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Date of Award

7-24-2006

Degree Type

Thesis (On-Campus Access Only)

Degree Name

Master of Science in Clinical Psychology (MSCP)

Committee Chair

Jon Frew, Ph.D.

Second Advisor

Sandra Y. Jenkins, Ph.D.

Abstract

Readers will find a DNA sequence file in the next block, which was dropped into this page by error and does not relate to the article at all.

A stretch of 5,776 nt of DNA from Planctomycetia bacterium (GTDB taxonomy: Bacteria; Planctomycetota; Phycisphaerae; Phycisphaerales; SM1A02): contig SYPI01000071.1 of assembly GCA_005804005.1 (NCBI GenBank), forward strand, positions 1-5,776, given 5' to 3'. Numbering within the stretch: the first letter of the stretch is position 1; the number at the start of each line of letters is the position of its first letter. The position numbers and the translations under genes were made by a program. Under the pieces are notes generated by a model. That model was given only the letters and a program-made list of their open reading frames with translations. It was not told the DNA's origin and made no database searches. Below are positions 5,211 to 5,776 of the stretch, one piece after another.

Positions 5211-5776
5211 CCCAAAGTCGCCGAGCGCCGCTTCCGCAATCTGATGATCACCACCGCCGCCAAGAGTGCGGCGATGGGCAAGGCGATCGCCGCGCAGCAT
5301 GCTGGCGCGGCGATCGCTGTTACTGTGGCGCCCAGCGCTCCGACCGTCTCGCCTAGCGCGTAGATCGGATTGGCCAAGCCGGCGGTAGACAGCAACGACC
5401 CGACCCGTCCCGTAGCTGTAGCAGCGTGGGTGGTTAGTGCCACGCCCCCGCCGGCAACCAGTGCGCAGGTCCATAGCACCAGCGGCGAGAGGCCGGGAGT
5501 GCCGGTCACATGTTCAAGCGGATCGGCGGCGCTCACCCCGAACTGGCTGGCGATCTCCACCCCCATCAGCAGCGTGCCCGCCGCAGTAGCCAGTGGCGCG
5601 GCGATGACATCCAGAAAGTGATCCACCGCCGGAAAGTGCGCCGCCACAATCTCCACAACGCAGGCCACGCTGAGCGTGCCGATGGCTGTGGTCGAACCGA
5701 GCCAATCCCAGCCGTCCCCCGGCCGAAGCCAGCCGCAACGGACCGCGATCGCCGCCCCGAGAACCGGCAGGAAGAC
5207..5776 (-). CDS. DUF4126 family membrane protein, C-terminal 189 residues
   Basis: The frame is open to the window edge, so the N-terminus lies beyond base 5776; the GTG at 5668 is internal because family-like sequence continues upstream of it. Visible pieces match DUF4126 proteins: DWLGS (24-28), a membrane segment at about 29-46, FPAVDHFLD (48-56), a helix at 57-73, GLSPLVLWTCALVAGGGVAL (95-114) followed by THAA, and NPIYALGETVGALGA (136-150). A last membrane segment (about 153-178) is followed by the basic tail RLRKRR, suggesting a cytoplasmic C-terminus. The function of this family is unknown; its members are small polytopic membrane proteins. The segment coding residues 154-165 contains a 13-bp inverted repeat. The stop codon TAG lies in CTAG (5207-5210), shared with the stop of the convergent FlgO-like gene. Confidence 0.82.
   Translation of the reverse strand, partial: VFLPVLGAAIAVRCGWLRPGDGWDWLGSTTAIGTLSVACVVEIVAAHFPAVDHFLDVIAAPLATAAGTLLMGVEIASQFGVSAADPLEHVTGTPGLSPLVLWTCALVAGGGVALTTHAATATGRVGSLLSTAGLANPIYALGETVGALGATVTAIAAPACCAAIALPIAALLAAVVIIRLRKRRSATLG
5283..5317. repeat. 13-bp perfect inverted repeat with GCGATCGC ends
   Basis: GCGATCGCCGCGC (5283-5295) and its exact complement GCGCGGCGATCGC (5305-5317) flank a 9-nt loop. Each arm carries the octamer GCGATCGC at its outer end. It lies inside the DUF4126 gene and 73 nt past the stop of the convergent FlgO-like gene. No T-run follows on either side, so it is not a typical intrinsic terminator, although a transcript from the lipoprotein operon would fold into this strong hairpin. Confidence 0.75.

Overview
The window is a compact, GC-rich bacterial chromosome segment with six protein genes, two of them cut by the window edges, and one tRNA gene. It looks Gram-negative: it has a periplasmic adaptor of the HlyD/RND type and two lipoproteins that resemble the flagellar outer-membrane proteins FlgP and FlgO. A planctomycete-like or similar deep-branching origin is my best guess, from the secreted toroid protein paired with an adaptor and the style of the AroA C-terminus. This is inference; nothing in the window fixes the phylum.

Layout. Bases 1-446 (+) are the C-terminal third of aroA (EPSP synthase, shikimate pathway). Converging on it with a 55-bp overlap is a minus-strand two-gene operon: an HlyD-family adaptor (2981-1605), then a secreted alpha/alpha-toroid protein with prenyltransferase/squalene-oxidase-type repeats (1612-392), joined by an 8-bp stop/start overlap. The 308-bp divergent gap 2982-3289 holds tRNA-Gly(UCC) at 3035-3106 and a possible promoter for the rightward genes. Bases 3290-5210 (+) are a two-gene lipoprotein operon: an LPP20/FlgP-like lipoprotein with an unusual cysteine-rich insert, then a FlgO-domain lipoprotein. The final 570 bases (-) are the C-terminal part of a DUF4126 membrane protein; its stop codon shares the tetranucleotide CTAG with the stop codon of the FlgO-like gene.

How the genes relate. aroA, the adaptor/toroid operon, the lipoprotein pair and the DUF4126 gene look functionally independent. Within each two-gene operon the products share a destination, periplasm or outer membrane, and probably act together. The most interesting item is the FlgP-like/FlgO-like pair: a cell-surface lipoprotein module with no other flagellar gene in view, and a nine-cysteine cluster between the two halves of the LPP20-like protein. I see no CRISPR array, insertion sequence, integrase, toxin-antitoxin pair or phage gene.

Therapist self-disclosure is one of the most controversial topics in psychoanalytic psychotherapy. Self-disclosure in the psychoanalytic and Gestalt literature was reviewed. The author hypothesized that the literature would not provide a framework or therapeutic stance for conceptualizing self-disclosure as an intersubjective process. Included in the scope of this review were published book chapters andjournal articles on classical psychoanalytic, intersubjectiveirelational psychoanalytic, and Gestalt theories. The hypothesis was confirmed and an integrative framework consisting of psychoanalytic theory and the Gestalt principles of field theory, phenomenology, and dialogue was proposed to provide a therapeutic stance and to understand self-disclosure as a continuous and inevitable intersubjective process.

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